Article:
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Privilege in regulatory investigations: key takeaways from 2018 case law

Posted: 10/01/2019

2018 finished with a series of important privilege cases. We highlight the takeaways for regulated organisations that may conduct an internal investigation.

SFO v Eurasian Natural Resources Corporation Ltd [2018] EWCA Civ 2006

Background: ENRC, with external counsel, conducted its own internal investigations into potential criminal activity. The SFO subsequently opened an investigation and requested various documents created during the internal investigation, including witness interview notes produced by external lawyers.

Decision: documents were covered by litigation privilege (reversing the widely criticised High Court decision):

Litigation privilege

    • there is no higher threshold for claiming litigation privilege in criminal proceedings (than civil proceedings) – litigation needed to be in reasonable contemplation, and this threshold was met from at least the point ENRC engaged external lawyers to conduct internal investigations;
    • litigation may be in contemplation, even if a party requires further investigation to confirm proceedings are likely;
    • documents prepared for the purpose of taking legal advice on how to avoid or settle proceedings are covered by litigation privilege (not just documents prepared for defending such proceedings); and
    • where a document is prepared with the intention of showing it to the investigatory body, that does not mean it cannot still be subject to litigation privilege (and in this instance, such privilege had not been waived by ENRC).

Legal advice privilege
The court declined to depart from established law that ‘legal advice privilege’ only applies narrowly to communications between a lawyer and those tasked specifically with seeking and receiving such advice (rather than all employees). This approach has been criticised as unsatisfactory for the practical realities of modern corporations, and it seems inevitable the Supreme Court will be asked to review this soon.

Sotheby’s v Mark Weiss Ltd [2018] EWHC 3179

However, the High Court’s judgment in Sotheby’s v Weiss dashed hopes the courts would take a more commercial approach to litigation privilege post-ENRC. 

Background: Mr Weiss applied to the court for inspection of letters between Sotheby’s and two art experts that discussed whether a painting was counterfeit. The letters were disclosed by Sotheby’s but withheld from inspection on the basis they were protected by litigation privilege. 

Decision: the correspondence was not covered by litigation privilege:

  • the work carried out by the experts had a dual purpose: (i) to establish Sotheby’s contractual obligations to the buyer; and, (ii) to prepare Sotheby’s for possible litigation;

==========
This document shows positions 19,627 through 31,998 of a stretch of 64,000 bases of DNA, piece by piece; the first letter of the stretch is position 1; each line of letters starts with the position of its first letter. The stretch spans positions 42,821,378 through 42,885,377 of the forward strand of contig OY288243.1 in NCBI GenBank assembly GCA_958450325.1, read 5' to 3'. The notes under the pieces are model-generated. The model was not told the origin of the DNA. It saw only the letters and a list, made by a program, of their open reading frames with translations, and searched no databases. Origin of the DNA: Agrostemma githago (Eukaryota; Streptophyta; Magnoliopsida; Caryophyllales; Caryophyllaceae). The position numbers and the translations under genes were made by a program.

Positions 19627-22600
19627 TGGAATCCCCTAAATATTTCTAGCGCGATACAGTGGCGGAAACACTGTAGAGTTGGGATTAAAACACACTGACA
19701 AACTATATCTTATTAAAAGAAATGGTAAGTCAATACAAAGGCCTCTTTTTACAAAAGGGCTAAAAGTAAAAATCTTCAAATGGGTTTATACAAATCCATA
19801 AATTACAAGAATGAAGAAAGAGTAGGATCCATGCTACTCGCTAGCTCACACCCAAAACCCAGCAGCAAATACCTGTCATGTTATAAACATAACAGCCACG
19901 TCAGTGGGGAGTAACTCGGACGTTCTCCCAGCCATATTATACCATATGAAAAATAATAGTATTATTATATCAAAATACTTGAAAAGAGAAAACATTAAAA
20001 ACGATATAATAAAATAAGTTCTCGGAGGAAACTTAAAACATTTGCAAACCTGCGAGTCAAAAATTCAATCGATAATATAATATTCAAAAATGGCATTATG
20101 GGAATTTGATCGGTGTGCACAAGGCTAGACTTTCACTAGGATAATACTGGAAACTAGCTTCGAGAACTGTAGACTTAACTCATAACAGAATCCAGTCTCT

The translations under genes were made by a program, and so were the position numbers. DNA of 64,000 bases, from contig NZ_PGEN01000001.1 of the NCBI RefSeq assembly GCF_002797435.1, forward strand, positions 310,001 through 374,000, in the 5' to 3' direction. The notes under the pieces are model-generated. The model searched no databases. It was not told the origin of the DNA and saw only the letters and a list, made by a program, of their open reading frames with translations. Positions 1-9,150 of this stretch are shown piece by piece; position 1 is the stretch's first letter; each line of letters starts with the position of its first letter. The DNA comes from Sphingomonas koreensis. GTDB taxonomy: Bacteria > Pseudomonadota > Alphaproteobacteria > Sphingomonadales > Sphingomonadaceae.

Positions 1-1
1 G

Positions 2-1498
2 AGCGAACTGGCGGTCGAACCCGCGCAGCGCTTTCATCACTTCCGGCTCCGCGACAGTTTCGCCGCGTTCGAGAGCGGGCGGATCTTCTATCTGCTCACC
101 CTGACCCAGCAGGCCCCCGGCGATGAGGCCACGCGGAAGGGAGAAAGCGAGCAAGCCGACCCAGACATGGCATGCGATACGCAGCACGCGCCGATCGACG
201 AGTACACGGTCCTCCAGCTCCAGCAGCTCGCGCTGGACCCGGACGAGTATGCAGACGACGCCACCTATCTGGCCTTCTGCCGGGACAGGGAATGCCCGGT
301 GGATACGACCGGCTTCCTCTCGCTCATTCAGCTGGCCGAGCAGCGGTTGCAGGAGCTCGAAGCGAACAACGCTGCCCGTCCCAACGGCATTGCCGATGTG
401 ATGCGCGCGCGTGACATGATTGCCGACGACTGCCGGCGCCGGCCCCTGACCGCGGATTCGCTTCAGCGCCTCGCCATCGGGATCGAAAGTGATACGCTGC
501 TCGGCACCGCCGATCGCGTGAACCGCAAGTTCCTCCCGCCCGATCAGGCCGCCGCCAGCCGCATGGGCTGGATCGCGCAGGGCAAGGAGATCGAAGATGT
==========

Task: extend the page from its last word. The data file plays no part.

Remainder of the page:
• neither purpose was of greater importance than the other to Sotheby’s at the time the documents were created; and
  • the documents were not therefore created for the dominant purpose of litigation, as required.

WH Holding Ltd & Anor v E20 Stadium LLP [2018] EWCA Civ 2652

WH v E20 provides further evidence of the UK courts’ reluctance to embrace a broader test for litigation privilege post-ENRC.

Background: E20 claimed privilege over emails between board members and stakeholders because they were created for discussing a commercial proposal for settlement of anticipated litigation. 

Decision: the correspondence was not covered by litigation privilege:

Litigation privilege

    • ENRC did not create a novel category of documents protected by litigation privilege covering documents prepared for ‘conducting litigation’ in a broader sense, nor did the decision remove the requirement that a communication must be concerned with obtaining advice or evidence; and
    • while documents in which information or advice cannot be disentangled or which would otherwise reveal such information are covered by litigation privilege, there is no separate head of privilege covering purely internal communications.

The court also rejected the – previously – generally accepted view that a court must be ‘reasonably certain’ that the test for privilege has been misapplied before it will look at the documents itself. Rather, the courts have general discretion to inspect documents to see whether the privilege test has been applied correctly.

Key considerations

While ENRC should be of some comfort:

  • it has not extended the scope of litigation privilege beyond the recognised categories;
  • courts remain cautious of creating an overly broad test for privilege, and will continue to scrutinise carefully claims that are not clear-cut; and
  • determination of privilege claims – and in particular, litigation privilege claims – remains a fact-sensitive exercise.

In order to mitigate the risk that documents created during an internal investigation are not privileged – particularly where a regulator may request them – you should remember:

  • it will be for you to demonstrate privilege applies;
  • instruct external counsel early, to assist the investigation and advise on preserving privilege;
  • limit the individuals involved, and ensure there is a carefully defined and controlled ‘client’ group involved in receiving and sharing legal advice; and
  • if litigation privilege is considered to apply, record and maintain a clear documentary trail.

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